Likewise, when our family moved to another part of the country to a brand new home in a brand new subdivision, great neighbors became part of the deal. We enjoyed social gatherings, our children played together, and sometimes we even celebrated holidays with each other since our native families lived far away. It was a truly amazing neighborhood with fine folks.
I wonder if people are neighborly like that any longer. Now it seems everyone just goes about their own way, not even acknowledging their neighbors let alone helping them. I sincerely hope I’m wrong about that and if you have or are a good neighbor, please let me know and restore my faith in neighborly kindness.
“God does not need your good works, but your neighbor does.” ~ Martin Luther
What prompted me to write about good neighbors is an incident that happened just last week. Papa and I live in a rural area on a two-acre plot of land. When we moved into our newly built home 22 years ago, no friendly neighbors greeted us. Life here proved different than it was when we lived in villages, towns, suburbs, or on a military post.
We do have neighbors in the vicinity, but we not only don’t know them (or even their names) but some of them we’ve never actually seen. They come and go in their vehicles and mind their own business, not being neighborly at all.
It’s not that they are bad neighbors, they just aren’t friendly either. When I once attempted a nice favor for one of them, I was rebuffed at the front door. Still others, we’ve waved to and have been ignored.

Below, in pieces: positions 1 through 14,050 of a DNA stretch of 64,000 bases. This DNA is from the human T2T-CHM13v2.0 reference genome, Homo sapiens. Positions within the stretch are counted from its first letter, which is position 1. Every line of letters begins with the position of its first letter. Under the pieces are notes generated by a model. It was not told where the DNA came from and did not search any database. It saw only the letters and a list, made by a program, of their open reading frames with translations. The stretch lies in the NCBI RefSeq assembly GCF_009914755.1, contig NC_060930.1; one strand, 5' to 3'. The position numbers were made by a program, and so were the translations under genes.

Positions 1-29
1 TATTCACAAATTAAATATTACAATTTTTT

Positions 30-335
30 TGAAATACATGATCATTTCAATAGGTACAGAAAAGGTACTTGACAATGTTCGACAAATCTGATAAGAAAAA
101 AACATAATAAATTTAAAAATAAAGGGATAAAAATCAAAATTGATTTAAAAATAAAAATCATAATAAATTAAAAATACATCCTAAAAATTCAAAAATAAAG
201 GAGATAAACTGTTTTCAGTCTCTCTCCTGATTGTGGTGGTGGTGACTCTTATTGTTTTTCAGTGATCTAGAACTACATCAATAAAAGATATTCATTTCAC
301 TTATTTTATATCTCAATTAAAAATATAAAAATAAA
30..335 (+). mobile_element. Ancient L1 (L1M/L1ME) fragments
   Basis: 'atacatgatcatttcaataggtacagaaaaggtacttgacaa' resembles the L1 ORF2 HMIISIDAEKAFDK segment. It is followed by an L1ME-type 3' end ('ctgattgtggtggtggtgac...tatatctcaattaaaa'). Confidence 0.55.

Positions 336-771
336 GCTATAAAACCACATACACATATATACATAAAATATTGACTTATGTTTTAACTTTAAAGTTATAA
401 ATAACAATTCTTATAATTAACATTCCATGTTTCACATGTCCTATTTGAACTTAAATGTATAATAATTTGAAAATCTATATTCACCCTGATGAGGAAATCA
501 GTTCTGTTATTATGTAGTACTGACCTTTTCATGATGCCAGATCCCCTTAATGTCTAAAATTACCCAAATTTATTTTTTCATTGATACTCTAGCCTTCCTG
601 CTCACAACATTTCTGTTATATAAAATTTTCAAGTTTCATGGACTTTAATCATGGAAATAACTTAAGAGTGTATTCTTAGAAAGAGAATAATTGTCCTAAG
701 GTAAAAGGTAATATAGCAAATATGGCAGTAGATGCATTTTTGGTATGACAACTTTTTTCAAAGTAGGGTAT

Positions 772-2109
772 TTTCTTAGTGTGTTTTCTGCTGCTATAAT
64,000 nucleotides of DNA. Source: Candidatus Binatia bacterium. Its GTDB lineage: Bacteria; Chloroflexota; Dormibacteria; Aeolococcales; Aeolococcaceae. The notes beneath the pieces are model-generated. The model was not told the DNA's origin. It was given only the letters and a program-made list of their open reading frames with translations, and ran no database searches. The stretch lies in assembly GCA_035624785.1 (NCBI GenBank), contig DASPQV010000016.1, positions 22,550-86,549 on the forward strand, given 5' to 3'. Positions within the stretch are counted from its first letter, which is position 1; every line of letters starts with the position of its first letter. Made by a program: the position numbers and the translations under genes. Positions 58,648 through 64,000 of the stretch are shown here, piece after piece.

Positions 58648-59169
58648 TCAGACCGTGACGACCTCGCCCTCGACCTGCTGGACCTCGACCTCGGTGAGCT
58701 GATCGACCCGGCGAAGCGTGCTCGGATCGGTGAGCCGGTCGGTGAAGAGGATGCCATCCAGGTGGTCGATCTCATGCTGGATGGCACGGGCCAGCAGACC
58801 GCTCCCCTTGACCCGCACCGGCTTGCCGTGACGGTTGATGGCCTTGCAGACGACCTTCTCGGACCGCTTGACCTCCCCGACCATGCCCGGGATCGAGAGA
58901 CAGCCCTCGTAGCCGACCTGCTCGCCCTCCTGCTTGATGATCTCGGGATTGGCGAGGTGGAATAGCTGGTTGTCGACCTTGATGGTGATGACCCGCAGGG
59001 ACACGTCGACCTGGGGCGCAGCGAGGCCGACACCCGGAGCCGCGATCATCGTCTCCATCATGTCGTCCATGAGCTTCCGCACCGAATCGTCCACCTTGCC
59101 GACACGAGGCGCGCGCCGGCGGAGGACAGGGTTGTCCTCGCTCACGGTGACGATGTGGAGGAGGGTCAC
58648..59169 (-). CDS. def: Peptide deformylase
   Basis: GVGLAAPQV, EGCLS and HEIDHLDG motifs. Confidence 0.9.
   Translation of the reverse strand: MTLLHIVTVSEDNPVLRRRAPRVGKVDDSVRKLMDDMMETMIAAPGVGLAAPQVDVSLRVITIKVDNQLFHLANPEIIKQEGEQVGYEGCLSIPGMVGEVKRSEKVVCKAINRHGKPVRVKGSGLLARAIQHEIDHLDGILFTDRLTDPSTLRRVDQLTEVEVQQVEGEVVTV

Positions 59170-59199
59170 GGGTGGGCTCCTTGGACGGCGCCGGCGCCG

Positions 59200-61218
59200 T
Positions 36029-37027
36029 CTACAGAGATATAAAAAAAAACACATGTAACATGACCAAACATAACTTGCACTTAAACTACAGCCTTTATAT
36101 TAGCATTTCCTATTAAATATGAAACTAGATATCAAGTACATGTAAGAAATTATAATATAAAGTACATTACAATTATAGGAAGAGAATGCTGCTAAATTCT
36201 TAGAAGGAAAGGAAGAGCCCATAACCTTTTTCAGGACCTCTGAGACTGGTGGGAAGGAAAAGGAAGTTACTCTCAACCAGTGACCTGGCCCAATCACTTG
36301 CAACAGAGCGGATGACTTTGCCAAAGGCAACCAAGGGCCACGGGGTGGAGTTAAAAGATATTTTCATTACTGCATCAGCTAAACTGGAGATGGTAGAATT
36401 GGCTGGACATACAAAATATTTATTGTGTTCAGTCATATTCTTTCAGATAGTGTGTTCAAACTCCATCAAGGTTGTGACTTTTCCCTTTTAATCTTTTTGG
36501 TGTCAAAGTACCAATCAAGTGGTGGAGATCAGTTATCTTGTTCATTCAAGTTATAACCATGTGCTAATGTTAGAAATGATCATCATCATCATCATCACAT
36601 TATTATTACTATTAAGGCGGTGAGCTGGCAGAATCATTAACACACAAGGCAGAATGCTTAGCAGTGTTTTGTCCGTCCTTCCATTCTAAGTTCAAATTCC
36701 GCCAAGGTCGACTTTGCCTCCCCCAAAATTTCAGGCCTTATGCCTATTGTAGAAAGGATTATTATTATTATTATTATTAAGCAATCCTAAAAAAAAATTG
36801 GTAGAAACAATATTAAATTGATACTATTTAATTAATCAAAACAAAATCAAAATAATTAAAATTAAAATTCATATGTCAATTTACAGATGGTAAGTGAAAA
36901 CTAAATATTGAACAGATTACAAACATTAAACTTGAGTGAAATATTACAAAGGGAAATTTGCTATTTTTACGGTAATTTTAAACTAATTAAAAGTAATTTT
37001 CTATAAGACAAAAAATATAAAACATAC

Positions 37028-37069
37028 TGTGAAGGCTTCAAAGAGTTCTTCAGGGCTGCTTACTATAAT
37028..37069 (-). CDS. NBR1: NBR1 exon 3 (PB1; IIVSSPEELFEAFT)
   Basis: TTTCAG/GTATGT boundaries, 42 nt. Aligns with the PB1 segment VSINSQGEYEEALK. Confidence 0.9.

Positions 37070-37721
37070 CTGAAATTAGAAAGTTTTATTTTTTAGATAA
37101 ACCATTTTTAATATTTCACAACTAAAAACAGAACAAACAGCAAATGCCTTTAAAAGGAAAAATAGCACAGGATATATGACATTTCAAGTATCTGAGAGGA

Except for one. Not too long after we moved into our home, a single man moved into the house closest to ours. Oh boy, we imagined that there might be a lot of noise, people coming and going, parties, etc. Not so.
Our neighbor Joe (not his real name) has been a quiet and good neighbor. He became a single dad, raising his young teen daughter, and he never caused any kind of disturbance or issue. Instead, he always chats with Papa when they are both outside mowing or working in the yard. He watches our home when we’re away and we watch his for the same reason.
Joe’s been helpful on more than one occasion, loaning us his rototiller for our garden or helping Papa repair something awry, lugging a huge Barbie house and assorted accoutrements that his daughter outgrew over to give to our granddaughter.
He has been and continues to be a good neighbor. Just last week, he really fit the bill. Papa was down and out for several weeks with a respiratory illness, not feeling well enough to attach the snowplow to our trusty John Deere lawn and garden tractor.
And then it snowed and snowed and snowed, finally stopping after around eight inches of accumulation.
Papa bundled up and shoveled our sidewalk and then, since he couldn’t plow the driveway out, he pulled out the snow blower, which doesn’t really work that well in deep snow and on a long, gravel driveway.
Suddenly, there came Joe on his four-wheeler with a plow attached to the front of it. He cleared out our entire driveway and turn-around area. Neighbor helping neighbor. Lending a hand. Being there just when he’s needed.
We couldn’t thank him enough for his kindness and thoughtfulness. His response? “No problem!”
Joe is the kind of neighbor we’re grateful to have. And we try our best to reciprocate neighborly friendliness and helpfulness to him. In order to show our appreciation for him, he’ll be getting extra goodies from our garden this coming summer for sure.
Good neighbors. They are a blessing. And we all can be that blessing to others. I only hope that I have been just as good of a neighbor to all the people I’ve written about here as they were to me.
“Good exercise for the heart: reach out and help your neighbor.” ~ Mark Twain